Teenagers are usually gearing up to drive cars to demonstrate their independence, but for students at Manassas High School, they might be flying planes, too.
Twenty students involved in the Memphis Students Obtaining Aviation Resources program, or MEMsoar, are learning about different career paths within the aviation industry. Two students were selected by the high school to participate in pilot training, intending to have their private pilot license by mid-2014.
Glen Thomas, public information officer for the Memphis-Shelby County Airport Authority, said this program is among the first of its kind for Memphis. At Manassas High, the adopted school of the organization, this is the first run until May, but the airport authority hopes to turn MEMsoar into a regular program during the school year.
"We see this as a natural way to get kids interested in aviation careers," Thomas said. "Not just instill interest, but put them on a path to a career."
In early October, the first session gave an overview of general operations at the smaller General Dewitt Spain Airport downtown. During the second session on October 22nd, the students were taken to the underbelly of the airport, learning about airport building maintenance. The next session on November 12th will focus on the responsibilities of the airport police.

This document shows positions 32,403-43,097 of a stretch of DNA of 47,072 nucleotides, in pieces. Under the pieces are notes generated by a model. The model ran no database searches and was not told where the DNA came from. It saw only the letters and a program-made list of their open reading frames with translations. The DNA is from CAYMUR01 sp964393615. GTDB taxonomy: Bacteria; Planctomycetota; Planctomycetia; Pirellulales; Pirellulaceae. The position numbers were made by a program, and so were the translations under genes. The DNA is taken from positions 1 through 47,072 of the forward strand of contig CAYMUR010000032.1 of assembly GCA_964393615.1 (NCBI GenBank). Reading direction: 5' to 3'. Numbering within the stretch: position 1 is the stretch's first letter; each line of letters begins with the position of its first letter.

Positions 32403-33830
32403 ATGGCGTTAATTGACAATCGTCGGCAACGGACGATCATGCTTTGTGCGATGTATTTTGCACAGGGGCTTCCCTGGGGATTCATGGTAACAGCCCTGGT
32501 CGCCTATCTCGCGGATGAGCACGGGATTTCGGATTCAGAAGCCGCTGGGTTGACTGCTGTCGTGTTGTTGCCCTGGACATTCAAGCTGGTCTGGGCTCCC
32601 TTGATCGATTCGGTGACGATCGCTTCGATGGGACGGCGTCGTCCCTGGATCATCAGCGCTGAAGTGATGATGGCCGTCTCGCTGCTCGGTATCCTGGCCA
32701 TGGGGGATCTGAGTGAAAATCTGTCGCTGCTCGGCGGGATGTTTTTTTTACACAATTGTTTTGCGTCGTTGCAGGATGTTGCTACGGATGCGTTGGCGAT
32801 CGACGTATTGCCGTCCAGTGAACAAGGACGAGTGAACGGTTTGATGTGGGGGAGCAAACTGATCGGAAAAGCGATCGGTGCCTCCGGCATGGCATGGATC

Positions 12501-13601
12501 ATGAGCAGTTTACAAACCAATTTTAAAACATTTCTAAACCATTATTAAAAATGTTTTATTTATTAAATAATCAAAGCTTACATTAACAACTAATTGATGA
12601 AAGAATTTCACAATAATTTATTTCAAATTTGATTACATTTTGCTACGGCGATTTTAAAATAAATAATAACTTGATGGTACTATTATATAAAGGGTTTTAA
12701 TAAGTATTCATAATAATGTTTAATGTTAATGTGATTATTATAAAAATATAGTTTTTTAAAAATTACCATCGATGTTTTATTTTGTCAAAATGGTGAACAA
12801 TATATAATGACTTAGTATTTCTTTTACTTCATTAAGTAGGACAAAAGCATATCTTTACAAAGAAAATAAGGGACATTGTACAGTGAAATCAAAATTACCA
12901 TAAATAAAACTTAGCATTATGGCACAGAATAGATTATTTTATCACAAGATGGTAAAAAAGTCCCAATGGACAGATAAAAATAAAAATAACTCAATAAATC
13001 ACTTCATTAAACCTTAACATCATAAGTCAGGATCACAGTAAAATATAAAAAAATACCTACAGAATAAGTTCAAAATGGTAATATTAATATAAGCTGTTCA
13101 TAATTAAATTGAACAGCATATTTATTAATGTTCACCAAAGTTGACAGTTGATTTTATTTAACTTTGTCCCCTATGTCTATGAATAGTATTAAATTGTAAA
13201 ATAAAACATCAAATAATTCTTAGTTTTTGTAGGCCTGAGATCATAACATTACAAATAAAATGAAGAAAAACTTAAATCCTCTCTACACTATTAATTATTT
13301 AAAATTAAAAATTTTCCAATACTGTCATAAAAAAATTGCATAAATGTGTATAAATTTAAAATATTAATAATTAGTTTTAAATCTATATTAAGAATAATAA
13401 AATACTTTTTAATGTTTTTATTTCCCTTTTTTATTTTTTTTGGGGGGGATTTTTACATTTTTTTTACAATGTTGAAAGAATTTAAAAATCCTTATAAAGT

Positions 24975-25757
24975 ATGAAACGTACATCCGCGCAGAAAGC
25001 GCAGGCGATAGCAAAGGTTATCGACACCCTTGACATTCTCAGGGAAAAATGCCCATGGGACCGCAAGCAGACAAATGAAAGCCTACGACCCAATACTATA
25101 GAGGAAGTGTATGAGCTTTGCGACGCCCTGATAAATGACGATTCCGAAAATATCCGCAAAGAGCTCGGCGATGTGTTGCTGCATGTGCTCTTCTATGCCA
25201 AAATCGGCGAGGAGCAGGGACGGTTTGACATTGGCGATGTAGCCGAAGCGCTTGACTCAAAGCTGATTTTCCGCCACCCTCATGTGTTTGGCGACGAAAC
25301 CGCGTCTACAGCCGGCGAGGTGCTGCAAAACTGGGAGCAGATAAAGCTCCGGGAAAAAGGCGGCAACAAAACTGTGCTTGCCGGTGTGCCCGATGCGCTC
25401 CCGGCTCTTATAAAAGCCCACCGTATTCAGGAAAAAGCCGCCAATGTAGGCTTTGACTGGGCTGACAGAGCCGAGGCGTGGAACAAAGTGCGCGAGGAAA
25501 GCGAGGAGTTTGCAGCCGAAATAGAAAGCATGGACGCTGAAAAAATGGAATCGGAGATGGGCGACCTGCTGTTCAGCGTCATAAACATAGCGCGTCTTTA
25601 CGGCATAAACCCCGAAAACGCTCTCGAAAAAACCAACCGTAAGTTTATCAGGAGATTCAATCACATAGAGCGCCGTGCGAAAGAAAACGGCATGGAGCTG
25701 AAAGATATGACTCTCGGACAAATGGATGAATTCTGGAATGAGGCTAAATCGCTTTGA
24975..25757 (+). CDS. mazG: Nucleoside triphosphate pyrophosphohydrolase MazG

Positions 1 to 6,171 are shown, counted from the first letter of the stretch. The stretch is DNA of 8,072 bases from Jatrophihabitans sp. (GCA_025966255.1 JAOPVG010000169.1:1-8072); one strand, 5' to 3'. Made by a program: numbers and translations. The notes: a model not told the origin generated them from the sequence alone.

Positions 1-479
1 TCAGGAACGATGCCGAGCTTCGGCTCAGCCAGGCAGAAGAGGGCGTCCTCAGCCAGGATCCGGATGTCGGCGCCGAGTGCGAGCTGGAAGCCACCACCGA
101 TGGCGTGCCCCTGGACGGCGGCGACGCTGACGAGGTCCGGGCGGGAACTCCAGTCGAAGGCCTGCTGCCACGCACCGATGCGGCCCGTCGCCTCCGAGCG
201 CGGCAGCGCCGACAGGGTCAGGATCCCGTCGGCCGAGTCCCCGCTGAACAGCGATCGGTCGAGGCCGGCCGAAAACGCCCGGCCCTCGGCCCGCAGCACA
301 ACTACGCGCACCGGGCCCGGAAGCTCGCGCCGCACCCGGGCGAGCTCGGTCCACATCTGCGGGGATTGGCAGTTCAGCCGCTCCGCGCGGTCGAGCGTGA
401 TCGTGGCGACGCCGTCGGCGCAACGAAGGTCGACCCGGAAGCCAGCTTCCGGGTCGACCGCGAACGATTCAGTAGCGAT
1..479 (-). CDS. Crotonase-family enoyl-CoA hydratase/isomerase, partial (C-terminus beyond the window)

"The kids seemed to be engaged," Thomas said. "They asked a lot of questions."
Julius R. Jackson Sr. — or "Coach Jackson" to the students and faculty at Manassas — said he hopes the two teens chosen for the pilot program will complete their 70 hours of training needed by the time they graduate.
For the 20 teens in MEMsoar, the airport authority is "enlightening the students about careers they were not aware of," he said. The students talk to professionals within the individual departments that compose the functions of the airport.
According to Jackson, when one student found out that MEMsoar would lead to an opportunity to attend college, he decided aviation was the industry he wanted to pursue. Another student, initially chosen for the two coveted openings for pilot training, didn't show up, so someone else took his place.
Jackson said some students seem to be waiting for others to drop out of the program so they may get a chance.
"You have to constantly remind them of the opportunity they've been given," he said.
Airport authority board member Jim Keras is covering the cost of the pilot training program — all $80,000 of it — for the two students.
While Manassas High tries to set the educational framework, the students are tasked with meeting them halfway by fulfilling obligations and responsibilities of the MEMsoar program.
"The rest is desire to have careers," Jackson said. "Parents love the program. They're glad [students] are getting involved."
Wooddale High School also has an aviation and aerospace program. There, students partner with local businesses, such as FedEx, to learn more about careers in aviation and accumulate the necessary hours to receive their pilot license.